Skip to Main Content

Latest News

Advertisement
Advertise Here
August 30, 2010
Volume 88, Number 35
p. 25

Bacteria Create Electrical Spikes

ACS Meeting News: Microbe behavior could be akin to neuron firing

Jyllian N. Kemsley

  • Print this article
  • Email the editor

Latest News



October 28, 2011

Speedy Homemade-Explosive Detector

Forensic Chemistry: A new method could increase the number of explosives detected by airport screeners.

Solar Panel Makers Cry Foul

Trade: U.S. companies complain of market dumping by China.

Novartis To Cut 2,000 Jobs

Layoffs follow similar moves by Amgen, AstraZeneca.

Nations Break Impasse On Waste

Environment: Ban to halt export of hazardous waste to developing world.

New Leader For Lawrence Livermore

Penrose (Parney) Albright will direct DOE national lab.

Hair Reveals Source Of People's Exposure To Mercury

Toxic Exposure: Mercury isotopes in human hair illuminate dietary and industrial sources.

Why The Long Fat?

Cancer Biochemistry: Mass spectrometry follows the metabolism of very long fatty acids in cancer cells.

Text Size A A

Bacteria exhibit spontaneous electrical spiking behavior that may be similar to neuron firing, reported Harvard University's Adam E. Cohen on Monday at the ACS national meeting in Boston.

Cohen and colleagues were working with proteorhodopsin, a protein that turns sunlight into energy in some microbes by moving a proton from one side of the cell membrane to the other. Ion transport across membranes creates a membrane potential, or a difference in voltage between the outside and inside of a cell. The researchers were trying to engineer the protein to essentially run in reverse--to change its fluorescence emission in response to a change in cellular voltage--as a means to image electrical activity in neurons.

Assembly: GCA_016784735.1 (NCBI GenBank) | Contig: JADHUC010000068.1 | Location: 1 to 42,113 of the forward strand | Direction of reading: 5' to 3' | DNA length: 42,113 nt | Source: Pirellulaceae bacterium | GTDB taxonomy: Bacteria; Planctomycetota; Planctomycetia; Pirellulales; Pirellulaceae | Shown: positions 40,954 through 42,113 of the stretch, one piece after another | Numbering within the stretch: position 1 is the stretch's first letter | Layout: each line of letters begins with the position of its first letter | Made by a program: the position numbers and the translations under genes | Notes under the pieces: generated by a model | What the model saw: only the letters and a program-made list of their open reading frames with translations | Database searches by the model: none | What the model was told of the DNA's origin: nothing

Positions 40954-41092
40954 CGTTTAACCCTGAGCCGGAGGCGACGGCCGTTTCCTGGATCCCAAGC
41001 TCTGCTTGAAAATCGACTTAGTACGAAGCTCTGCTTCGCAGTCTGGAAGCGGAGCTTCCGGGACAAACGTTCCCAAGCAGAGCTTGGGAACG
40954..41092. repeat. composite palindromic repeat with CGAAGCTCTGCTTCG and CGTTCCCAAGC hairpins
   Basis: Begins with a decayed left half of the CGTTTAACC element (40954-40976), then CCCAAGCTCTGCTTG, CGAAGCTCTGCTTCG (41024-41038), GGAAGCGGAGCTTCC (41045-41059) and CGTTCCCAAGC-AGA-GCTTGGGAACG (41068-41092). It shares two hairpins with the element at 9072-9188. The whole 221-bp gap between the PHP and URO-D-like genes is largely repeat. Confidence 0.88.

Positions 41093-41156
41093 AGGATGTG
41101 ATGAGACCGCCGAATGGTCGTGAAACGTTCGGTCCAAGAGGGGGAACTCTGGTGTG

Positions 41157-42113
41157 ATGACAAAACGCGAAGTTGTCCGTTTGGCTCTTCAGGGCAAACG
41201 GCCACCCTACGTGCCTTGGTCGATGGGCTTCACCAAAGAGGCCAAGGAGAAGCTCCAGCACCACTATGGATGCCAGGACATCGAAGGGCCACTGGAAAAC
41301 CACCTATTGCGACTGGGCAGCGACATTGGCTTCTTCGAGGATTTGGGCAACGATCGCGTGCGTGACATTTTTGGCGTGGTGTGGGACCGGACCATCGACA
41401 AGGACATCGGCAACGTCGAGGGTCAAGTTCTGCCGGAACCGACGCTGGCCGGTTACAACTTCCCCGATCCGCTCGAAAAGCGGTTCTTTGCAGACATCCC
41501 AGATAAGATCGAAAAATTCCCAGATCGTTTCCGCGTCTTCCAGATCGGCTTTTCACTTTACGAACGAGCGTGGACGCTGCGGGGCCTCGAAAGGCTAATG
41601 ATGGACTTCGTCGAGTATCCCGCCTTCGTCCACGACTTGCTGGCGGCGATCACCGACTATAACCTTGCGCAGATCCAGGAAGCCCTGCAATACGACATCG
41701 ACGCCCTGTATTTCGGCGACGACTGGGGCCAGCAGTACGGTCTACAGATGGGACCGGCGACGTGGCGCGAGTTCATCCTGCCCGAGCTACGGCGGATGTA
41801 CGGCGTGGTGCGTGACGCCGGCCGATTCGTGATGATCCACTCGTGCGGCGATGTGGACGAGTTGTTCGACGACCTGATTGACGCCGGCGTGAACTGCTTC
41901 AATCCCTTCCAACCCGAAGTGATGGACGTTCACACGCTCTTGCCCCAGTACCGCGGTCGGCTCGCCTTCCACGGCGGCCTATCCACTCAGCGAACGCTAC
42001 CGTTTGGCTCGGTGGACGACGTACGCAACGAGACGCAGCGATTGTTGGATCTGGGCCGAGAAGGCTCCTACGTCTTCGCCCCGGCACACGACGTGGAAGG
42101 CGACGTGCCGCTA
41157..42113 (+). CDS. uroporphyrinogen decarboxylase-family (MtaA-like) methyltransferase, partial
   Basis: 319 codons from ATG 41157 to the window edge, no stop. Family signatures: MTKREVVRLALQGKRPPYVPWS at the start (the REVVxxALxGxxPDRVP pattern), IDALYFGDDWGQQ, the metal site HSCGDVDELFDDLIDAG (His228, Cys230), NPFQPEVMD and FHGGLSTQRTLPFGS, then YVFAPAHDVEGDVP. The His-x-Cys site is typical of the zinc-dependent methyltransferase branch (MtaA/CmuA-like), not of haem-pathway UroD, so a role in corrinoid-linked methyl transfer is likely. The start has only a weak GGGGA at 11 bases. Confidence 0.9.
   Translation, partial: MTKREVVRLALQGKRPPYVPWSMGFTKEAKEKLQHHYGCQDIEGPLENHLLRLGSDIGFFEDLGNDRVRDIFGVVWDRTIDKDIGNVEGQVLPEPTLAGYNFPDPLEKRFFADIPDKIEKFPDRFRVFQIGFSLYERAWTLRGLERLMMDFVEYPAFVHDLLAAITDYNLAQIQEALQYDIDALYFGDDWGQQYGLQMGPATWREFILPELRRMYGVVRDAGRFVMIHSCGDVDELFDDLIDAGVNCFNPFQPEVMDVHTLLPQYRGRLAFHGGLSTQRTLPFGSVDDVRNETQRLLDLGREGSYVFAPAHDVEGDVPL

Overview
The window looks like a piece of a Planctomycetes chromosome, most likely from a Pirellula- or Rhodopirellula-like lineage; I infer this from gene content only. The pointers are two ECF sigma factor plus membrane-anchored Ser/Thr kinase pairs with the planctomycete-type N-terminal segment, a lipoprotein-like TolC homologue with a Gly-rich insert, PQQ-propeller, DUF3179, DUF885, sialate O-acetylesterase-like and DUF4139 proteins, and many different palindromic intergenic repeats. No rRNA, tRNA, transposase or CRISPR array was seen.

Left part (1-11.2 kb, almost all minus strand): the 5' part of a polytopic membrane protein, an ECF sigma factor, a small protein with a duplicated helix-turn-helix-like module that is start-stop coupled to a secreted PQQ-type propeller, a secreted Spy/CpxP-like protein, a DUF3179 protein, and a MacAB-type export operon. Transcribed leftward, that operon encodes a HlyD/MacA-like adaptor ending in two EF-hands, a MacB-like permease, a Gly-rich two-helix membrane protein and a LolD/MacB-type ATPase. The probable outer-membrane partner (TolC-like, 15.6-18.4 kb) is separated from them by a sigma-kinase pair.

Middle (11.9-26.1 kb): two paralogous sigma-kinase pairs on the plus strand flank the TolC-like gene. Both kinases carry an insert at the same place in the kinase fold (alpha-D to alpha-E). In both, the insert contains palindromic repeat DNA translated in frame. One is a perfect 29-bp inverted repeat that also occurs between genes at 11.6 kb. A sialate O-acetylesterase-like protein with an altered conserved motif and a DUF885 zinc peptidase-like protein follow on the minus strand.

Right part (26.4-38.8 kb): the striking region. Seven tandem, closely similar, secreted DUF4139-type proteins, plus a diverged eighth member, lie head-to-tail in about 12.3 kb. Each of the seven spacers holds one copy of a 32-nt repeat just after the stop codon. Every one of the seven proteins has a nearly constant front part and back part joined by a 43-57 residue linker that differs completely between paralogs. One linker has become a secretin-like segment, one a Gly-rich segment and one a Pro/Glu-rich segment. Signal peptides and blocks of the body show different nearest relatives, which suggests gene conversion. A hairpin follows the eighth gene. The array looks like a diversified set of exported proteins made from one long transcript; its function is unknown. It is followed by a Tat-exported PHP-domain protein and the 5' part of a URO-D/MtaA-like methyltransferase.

They succeeded. When they initially expressed the mutated protein in Escherichia coli, they observed the proteins flashing on and off "a little bit like fireflies," Cohen said. Some flashed periodically and some irregularly; some lit up for longer and some for shorter periods of time.

Cohen's use of proteorhodopsin is "a very interesting modality for how to observe the state of a cell," says Ed Boyden, a neurobiologist at Massachusetts Institute of Technology. As for the electrical activity in bacteria, that could be a previously unrecognized form of bacterial signaling, he says.

Cohen and colleagues are now trying to pin down the source and purpose of the bacterial voltage fluctuations. They are also working to express the protein in eukaryotic cells for neuron imaging.

Chemical & Engineering News
ISSN 0009-2347
Copyright © 2011 American Chemical Society
  • Print this article
  • Email the editor

Services & Tools

ACS Resources

ACS is the leading employment source for recruiting scientific professionals. ACS Careers and C&EN Classifieds provide employers direct access to scientific talent both in print and online. Jobseekers | Employers

» Join ACS

Join more than 161,000 professionals in the chemical sciences world-wide, as a member of the American Chemical Society.
» Join Now!